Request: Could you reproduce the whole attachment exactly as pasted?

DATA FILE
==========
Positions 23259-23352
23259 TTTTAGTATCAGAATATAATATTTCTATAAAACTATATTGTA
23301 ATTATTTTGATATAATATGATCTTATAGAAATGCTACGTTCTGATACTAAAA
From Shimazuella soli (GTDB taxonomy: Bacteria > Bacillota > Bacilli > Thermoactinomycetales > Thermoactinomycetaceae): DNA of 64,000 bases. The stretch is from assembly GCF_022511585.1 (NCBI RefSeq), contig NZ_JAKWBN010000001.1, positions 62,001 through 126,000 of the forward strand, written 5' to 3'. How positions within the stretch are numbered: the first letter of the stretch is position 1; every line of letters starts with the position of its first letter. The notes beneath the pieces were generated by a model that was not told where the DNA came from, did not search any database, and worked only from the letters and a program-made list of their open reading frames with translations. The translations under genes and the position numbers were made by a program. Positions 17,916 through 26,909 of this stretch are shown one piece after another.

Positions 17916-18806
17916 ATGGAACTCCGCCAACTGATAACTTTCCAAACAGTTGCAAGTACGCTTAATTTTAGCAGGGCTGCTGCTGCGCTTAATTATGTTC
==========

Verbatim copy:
Positions 23259-23352
23259 TTTTAGTATCAGAATATAATATTTCTATAAAACTATATTGTA
23301 ATTATTTTGATATAATATGATCTTATAGAAATGCTACGTTCTGATACTAAAA
From Shimazuella soli (GTDB taxonomy: Bacteria > Bacillota > Bacilli > Thermoactinomycetales > Thermoactinomycetaceae): DNA of 64,000 bases. The stretch is from assembly GCF_022511585.1 (NCBI RefSeq), contig NZ_JAKWBN010000001.1, positions 62,001 through 126,000 of the forward strand, written 5' to 3'. How positions within the stretch are numbered: the first letter of the stretch is position 1; every line of letters starts with the position of its first letter. The notes beneath the pieces were generated by a model that was not told where the DNA came from, did not search any database, and worked only from the letters and a program-made list of their open reading frames with translations. The translations under genes and the position numbers were made by a program. Positions 17,916 through 26,909 of this stretch are shown one piece after another.

Positions 17916-18806
17916 ATGGAACTCCGCCAACTGATAACTTTCCAAACAGTTGCAAGTACGCTTAATTTTAGCAGGGCTGCTGCTGCGCTTAATTATGTTC